Hundreds of journalists took to the streets in the heart of Delhi Tuesday to protest the violence against mediapersons at the Patiala House Courts a day before. Chanting slogans like “kalam par hamla, nahin sahenge” (we will not tolerate attacks on the press), they marched from the Press Club of India to the Supreme Court .
The protesting journalists also called for the resignation of Delhi Police Commissioner B S Bassi over the inaction of the policemen who had remained silent spectators as journalists, teachers and students of the Jawaharlal Nehru University (JNU) were attacked by lawyers during the bail hearing of JNU Students’ Union president Kanhaiya Kumar, arrested on charges of sedition.
Demanding that the government and police “stand up and defend the right to report,” several senior journalists expressed concern about the assault and said the future of journalism in the country would be severely threatened unless steps were taken to prevent such incidents.
Veteran journalist Rajdeep Sardesai, one of the participants, said, “There’s a saying…patriotism is the last refuge of the scoundrel. The ABVP, affiliated groups and members of the government are throwing around the word anti-national and preventing reporters, whose duty it is to inform the public, from doing their job, which is to report on a matter that affects several people in this country.”
“If Kanhaiya is being arrested on the basis of a video that clearly proves that his remarks were not seditious and no action is being taken against O P Sharma (BJP MLA from Delhi) and Advocate Vikram Singh Chauhan, who were captured on video beating up reporters, then the bias of the police in the capital is apparent,” said a group of journalists at the march.
Veteran journalist Siddharth Vardarajan said the protesting journalists were not demanding “anything special”. “We are asking police to take note of… the basic right of anyone going to court, for whatever work they may have. As an editor, if I am sending a reporter out to cover news, both the reporter and I have the right to expect that there will be no violence against someone who is just doing their job,” he said.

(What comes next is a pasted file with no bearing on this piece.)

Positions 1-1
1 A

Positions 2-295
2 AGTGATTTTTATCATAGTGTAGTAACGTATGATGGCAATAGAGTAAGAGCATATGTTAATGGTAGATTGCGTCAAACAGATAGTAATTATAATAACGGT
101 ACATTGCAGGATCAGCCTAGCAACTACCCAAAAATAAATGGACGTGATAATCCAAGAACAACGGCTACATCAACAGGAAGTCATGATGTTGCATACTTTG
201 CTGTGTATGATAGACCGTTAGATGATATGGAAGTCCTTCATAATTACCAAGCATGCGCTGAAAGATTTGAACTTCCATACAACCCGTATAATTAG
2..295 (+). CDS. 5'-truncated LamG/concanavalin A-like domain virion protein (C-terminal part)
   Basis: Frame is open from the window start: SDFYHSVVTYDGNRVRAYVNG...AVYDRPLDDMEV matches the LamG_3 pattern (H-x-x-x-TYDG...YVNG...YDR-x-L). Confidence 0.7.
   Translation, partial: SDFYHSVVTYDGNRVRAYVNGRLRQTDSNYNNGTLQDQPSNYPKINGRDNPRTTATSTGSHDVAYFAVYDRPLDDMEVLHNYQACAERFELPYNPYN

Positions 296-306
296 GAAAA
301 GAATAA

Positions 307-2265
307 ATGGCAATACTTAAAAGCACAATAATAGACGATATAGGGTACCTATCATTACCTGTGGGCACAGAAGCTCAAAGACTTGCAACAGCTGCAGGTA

Referring to the sedition charge that Kanhaiya Kumar is facing, he said, “In my view, the sedition law itself should be done away with, but the fact that this law is now entering university campuses makes for a very grim future. If student discussions and classroom discussions with differing opinions are going to be the subject of sedition laws, what sort of an academic environment are we creating? Introducing the law of sedition on a campus is the greatest disservice that the police and the current government have done to this country”.
A group of lawyers also participated in the march and carried placards that read “we are here to demand the protection of the sanctity of law.”
One of the lawyers, Tarik Abeeb, said, “Even people who have committed the most heinous crimes have the right to walk into a court without the fear of being harmed. The fact that journalists have been attacked by people for doing their duty is terrible and completely against the sanctity of the law. We urge the apex court to seriously look into what transpired on Monday and restore an environment where the law can take its own course”.
However, the march was brought to a halt before the designated end point as the Delhi Police had barricaded the road leading to the Supreme Court.
A delegation of the Indian Women’s Press Corps and affected journalists met Union Home Minister Rajnath Singh Tuesday and urged him to take action against those who assaulted journalists at the Patiala House courts in New Delhi a day earlier.
“…We urge your intervention … there should be some accountability of the Delhi Police who watched silently as the assault happened. And secondly, as there were CCTV cameras where the incident of assault must have been recorded, we demand that the perpetrators of the assault be brought to book at the earliest,” stated a memorandum handed by the delegation.